Dr. Ali Khademhosseini:
Ali Khademhosseinii s the Professor of Bioengineering, Chemical, and Biomolecular Engineering, and Radiology at the University of California-Los Angeles (UCLA). He received his Ph.D. in bioengineering from MIT (2005), and MASc (2001) and BASc (1999) degrees from the University of Toronto both in chemical engineering. He is currently the Founding Director of the Center for Minimally Invasive Therapeutics at UCLA as well as an Associate Director of the California NanoSystems Institute.
He joined UCLA in Nov. 2017 from Harvard University where he was a Professor of Medicine at Harvard Medical School (HMS) where he directed the Biomaterials Innovation Research Center (BIRC), a leading initiative in making engineered biomedical materials. He is recognized as a leader in combining micro- and nano-engineering approaches with advanced biomaterials for regenerative medicine applications. He has authored about 500 journal papers and 60 books/chapters.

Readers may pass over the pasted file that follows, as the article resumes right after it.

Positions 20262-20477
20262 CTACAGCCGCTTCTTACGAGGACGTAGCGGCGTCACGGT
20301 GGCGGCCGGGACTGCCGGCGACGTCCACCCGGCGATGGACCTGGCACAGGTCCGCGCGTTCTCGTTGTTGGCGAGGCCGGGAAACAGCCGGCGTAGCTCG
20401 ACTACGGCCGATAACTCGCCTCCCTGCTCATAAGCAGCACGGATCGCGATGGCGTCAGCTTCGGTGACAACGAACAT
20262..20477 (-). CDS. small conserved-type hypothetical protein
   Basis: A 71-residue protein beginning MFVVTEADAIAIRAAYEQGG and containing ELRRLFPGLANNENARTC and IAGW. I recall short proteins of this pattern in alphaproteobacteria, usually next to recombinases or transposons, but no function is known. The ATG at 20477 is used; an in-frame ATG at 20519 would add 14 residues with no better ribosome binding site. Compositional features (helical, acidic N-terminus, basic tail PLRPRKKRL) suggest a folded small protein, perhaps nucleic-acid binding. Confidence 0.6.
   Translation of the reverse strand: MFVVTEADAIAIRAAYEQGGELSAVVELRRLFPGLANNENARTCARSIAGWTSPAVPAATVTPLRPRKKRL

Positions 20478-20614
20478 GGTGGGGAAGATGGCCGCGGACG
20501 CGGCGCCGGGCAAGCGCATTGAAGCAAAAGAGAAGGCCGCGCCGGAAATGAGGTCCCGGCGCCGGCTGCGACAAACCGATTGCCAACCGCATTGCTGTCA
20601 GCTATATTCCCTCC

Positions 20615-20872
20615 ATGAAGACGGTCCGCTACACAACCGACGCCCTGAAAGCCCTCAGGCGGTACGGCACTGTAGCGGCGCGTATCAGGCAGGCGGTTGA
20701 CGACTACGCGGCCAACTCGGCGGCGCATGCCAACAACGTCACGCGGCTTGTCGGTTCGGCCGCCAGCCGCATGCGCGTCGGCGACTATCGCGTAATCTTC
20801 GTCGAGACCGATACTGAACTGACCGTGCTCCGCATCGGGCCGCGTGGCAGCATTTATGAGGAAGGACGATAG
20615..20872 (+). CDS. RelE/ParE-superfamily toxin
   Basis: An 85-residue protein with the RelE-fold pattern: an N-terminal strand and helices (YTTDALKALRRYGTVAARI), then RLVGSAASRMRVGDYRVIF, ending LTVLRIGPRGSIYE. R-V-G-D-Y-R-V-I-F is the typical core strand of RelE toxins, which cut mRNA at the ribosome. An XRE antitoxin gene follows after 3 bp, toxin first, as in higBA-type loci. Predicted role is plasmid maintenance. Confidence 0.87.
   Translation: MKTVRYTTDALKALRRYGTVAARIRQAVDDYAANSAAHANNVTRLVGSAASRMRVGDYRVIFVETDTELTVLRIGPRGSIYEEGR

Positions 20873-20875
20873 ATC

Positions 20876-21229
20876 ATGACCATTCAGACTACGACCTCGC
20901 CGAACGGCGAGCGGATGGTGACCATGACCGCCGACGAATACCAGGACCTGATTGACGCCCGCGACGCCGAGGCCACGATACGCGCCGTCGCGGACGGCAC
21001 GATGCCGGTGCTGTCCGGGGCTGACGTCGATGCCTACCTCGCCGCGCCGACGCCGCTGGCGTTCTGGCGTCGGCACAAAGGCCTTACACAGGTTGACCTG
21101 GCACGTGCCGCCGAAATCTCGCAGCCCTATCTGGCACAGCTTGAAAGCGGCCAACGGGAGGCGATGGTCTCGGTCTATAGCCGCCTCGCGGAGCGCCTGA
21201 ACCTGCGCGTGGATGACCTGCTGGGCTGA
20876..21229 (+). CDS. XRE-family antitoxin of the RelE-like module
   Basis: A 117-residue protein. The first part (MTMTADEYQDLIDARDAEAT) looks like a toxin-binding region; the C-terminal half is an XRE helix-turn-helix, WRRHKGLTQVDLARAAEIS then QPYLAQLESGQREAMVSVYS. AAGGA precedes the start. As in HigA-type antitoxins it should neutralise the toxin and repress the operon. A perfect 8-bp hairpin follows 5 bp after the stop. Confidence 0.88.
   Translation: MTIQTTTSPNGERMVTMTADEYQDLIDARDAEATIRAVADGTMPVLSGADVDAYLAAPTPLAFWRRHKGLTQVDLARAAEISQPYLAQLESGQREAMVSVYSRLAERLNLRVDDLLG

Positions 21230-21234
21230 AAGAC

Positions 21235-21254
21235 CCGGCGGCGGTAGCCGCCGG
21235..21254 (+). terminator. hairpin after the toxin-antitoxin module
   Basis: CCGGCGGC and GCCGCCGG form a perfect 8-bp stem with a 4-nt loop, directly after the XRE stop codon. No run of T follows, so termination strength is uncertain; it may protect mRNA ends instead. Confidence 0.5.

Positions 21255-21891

Dr. Khademhosseini’s interdisciplinary research has been recognized by over 40 major national and international awards. He is a recipient of the Presidential Early Career Award for Scientists and Engineers, the highest honor given by the US government for early career investigators. In 2011, he received the Pioneers of Miniaturization Prize from the Royal Society of Chemistry (RSC) for his contribution to microscale tissue engineering and microfluidics. In 2016, he received the Sr. Scientist Award of the Tissue Engineering and Regenerative Medicine Society-Americas Chapter (TERMIS-AM) and in 2017 he received the Clemson Award of the Society for Biomaterials.
He is also a fellow of the American Institute of Medical and Biological Engineering (AIMBE), Biomedical Engineering Society (BMES), Royal Society of Chemistry (RSC), Fellow of the Biomaterials Sciences and Engineering (FBSE) and American Association for the Advancement of Science (AAAS). Currently he serves on the editorial board of numerous leading journals as well as an Associate Editor for ACS Nano (Impact Factor: 13.3) and a member of NIH BTSS study section.